In this study, we carried out a social survey, in the Qinghai Lake region, to quantify the current status of carnivore-induced livestock losses perceived by local pastoralists and their attitudes toward the problem carnivores, defined as their preferences or aversions toward the species formed through perception and evaluation of the human—carnivore conflict (Manfredo 2008). We further examined the underlying socio-economic factors influencing pastoralists' attitudes. Based on the results, we proposed measures that may mitigate the conflict and maintain coexistence between human and wild carnivores on the pastoral Qinghai—Tibetan Plateau.
Material and methods
We carried out our survey in the Qinghai Lake region in China (36°15′–38°20′N, 97°50′′101°20′E, Fig. 1). The region covers an area of ca 30 000 km2 with elevation ranging from 3025 m to 5225 m. In the catchment, one nature reserve, the Qinghai Lake National Nature Reserve, was established in 1975 with an area of ca 5000 km2 to protect the biodiversity in the region. The region has an inland semi-arid plateau climate with dry, cold and long winters, intense solar radiation and a short frost-free period. Mean annual temperature is 0.5°C and the extreme low temperature recorded is -31°C. Annual rainfall varies from 300 mm to 500 mm, mostly between June and September.
The region supports a human population of ca 100 000 of which 68% are Tibetans with Buddhist belief (Qinghai Statistical Bureau 2010). The mainstay of the rural economy is livestock farming with a history of more than 4500 years (Miller 2002). Livestock, totaling ca 3.5 million head, mainly consist of sheep, goats and yaks with fewer horses, cattle and donkeys. Livestock number per household varies from dozens to more than 1000 (Qinghai Statistical Bureau 2010). Dogs are raised in almost all households but their livestock herding function have been replaced by people riding modern vehicles (e.g. motor bicycle).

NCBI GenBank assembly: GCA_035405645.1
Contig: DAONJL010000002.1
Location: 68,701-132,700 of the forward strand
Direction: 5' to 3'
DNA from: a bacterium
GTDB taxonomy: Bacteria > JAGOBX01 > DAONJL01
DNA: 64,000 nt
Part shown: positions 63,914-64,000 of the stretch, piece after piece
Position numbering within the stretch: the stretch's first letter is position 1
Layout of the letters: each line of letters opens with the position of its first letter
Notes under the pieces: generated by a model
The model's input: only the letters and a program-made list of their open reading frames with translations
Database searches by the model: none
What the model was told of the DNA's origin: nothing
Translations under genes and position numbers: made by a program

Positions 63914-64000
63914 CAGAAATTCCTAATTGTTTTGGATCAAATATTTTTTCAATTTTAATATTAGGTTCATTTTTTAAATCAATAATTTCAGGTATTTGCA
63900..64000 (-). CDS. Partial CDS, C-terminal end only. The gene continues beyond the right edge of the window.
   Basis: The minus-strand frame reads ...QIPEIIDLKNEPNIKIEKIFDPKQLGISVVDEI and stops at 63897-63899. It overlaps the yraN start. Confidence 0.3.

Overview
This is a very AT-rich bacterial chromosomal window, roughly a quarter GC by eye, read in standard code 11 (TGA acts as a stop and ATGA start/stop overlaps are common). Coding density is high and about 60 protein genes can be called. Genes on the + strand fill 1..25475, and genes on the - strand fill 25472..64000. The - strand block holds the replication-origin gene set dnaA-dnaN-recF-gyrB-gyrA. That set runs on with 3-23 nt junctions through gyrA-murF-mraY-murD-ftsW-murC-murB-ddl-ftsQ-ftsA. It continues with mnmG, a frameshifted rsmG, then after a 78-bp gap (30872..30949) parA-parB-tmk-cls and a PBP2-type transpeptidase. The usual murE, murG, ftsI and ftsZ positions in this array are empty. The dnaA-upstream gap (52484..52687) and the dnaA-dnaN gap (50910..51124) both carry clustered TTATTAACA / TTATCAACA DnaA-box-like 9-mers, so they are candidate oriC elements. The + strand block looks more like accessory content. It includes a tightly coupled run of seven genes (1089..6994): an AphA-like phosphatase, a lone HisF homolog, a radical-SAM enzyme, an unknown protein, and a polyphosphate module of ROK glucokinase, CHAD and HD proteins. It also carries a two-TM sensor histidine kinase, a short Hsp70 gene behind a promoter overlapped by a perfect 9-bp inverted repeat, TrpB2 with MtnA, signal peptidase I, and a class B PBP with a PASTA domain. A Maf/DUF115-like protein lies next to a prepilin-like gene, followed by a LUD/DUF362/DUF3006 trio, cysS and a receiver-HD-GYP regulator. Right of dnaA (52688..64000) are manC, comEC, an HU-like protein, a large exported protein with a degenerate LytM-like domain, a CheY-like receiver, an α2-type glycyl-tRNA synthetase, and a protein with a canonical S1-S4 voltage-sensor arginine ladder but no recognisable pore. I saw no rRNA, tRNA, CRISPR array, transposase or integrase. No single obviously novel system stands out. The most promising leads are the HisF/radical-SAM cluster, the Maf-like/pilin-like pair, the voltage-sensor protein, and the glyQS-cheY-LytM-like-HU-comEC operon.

We selected Hudong, Ganzihe and Shengge as our survey sites, which encompass 13.3% of the entire catchment area. The three communities, indicating a gradient of openness to the outside and intensity of animal husbandry, are supposed to represent the pastoral system in the entire region. Hudong is the starting point of ecotourism in the region and local herdsmen earned some money from private ecotourism or employment in neighboring cities. Ganzihe is located to the north of the lake and its openness is less prevalent than Hudong. Located in remote mountains furthest west in the region, Shengge is the least contacted with the outside world. Livelihood of herdsmen at Ganzihe and Shengge almost entirely depended on animal husbandry. Densities of human population and livestock were the highest in Hudong followed by Ganzihe and Shengge. However, per capita livestock was of the reverse order (Qinghai Statistical Bureau 2010).